April 25, 2018
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Houlton hears a ‘Who’ for child literacy

By Jen Lynds, BDN Staff

HOULTON, Maine — Most adults in the state have heard of Dr. Seuss, but about 15 percent of Maine adults cannot read his popular children’s stories to someone else.

In an effort to lower or erase such statistics in future generations, educational partners in southern Aroostook County joined forces Tuesday to celebrate the 106th birthday of Dr. Seuss and laud the National Education Association’s Read Across America Day.

Dr. Seuss, or Theodor Seuss Geisel, was the author of such popular children’s books as “Green Eggs and Ham,” “The Cat in the Hat” and “Horton Hears a Who.”

Read Across America Day calls for every child in every community to celebrate reading.

According to the National Adult Literacy Survey, 15 percent of Maine adults are functioning at Level 1, meaning they can read a little, but not well enough to fill out an application, understand a food label or read a story to a child.

In Houlton, the University of Maine at Presque Isle, the Houlton-Hodgdon SAD 29 and SAD 70 Adult Education program and Northern Maine Community College held their own “Happy Birthday, Dr. Seuss!” event for preschoolers, elementary-age students and community members on Tuesday. The event encouraged kids to read “each day and each night,” and attendees left the gathering with a new book to read when they got home.

“We have done Dr. Seuss events before, but we haven’t done it this way, on this big of a scale,” said Jean Henderson, counselor and coordinator of student services at the Houlton Higher Education Center.

During morning and afternoon sessions, a total of 32 students from the Aroostook County Action Program’s Head Start classes came to the center to hear Dr. Seuss stories read to them by volunteers and college students. Streamers and signs decorated the lobby, and organizers had cupcakes and juice, book giveaways and door prizes of brand-new Dr. Seuss books to offer to participants. Otis Smith, the director of the SAD 29-SAD 70 adult education program, oversaw the distribution of books to all children who attended the event through the First Book program.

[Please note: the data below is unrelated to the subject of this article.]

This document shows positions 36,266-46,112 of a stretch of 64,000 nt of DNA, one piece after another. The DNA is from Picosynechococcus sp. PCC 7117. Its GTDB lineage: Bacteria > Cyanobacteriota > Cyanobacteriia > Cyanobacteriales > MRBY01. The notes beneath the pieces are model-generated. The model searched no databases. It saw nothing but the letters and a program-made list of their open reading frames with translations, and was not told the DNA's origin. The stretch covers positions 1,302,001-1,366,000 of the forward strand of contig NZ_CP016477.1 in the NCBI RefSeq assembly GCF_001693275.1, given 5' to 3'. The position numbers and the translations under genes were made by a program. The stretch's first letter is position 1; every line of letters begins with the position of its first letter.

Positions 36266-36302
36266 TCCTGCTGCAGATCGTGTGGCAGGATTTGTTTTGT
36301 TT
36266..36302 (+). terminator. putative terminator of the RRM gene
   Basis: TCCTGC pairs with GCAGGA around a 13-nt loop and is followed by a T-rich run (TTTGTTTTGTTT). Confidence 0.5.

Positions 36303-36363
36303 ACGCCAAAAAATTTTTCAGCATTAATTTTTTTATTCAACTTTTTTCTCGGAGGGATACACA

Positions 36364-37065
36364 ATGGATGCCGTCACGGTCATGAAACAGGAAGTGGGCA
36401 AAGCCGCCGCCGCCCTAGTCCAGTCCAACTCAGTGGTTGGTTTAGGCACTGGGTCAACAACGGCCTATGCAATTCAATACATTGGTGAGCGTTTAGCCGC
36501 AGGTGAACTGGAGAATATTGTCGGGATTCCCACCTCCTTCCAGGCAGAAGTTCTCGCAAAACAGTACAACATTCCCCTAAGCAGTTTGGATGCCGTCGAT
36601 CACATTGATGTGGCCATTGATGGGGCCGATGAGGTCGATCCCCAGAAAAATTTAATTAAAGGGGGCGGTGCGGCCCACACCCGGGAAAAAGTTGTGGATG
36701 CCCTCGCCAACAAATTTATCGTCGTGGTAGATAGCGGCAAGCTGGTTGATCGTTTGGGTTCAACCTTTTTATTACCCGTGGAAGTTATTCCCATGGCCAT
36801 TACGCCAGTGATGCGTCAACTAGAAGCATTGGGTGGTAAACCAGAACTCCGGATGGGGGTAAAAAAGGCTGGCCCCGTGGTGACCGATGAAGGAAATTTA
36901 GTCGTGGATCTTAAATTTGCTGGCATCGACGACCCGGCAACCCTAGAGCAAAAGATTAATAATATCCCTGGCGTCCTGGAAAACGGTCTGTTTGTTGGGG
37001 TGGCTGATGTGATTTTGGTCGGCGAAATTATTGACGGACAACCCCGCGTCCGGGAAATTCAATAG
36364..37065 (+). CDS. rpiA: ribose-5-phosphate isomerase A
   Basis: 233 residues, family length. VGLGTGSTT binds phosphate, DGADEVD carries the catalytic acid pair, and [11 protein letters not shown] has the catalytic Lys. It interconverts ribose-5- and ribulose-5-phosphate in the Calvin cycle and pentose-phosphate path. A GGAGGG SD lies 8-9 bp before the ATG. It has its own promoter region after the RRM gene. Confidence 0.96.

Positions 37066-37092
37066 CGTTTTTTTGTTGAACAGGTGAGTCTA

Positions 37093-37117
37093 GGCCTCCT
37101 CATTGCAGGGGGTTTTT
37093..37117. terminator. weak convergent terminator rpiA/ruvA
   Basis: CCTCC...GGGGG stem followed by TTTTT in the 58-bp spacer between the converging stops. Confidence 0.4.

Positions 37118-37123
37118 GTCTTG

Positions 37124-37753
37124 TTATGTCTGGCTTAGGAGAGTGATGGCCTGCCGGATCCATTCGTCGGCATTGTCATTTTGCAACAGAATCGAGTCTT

Linda Stevens, an ACAP Head Start teacher, brought her students to the celebration.

“These kids do lots of reading,” she said of her students during the afternoon session. “They were so excited to come to this. They even made gifts for Dr. Seuss, because they thought he was going to be here.”

While the students were not familiar with all of the author’s books, the youngsters recognized characters such as the Grinch and the Cat in the Hat.

Volunteer Carmel Bowers read the Seuss book “Oh, The Places You’ll Go” during the afternoon session. She held the students’ attention as she read the story, explained the illustrations and answered questions. Students reached for her hands and helped her form a circle to sing “Happy Birthday” to Dr. Seuss.

When the story was over, Bowers closed the book and looked at the students.

“So, where do you want to go?” she asked them.

“Bangor,” “McDonald’s” and “Wal-Mart” were the top choices.

Houlton was not the only place celebrating both the birthday of Dr. Seuss and Read Across America Day.

First lady Michelle Obama celebrated Dr. Seuss’ birthday in Washington on Tuesday by reading “The Cat in the Hat” to a group of children wearing red-and-white-striped stovepipe hats like the book’s main character.

The Associated Press contributed to this report.

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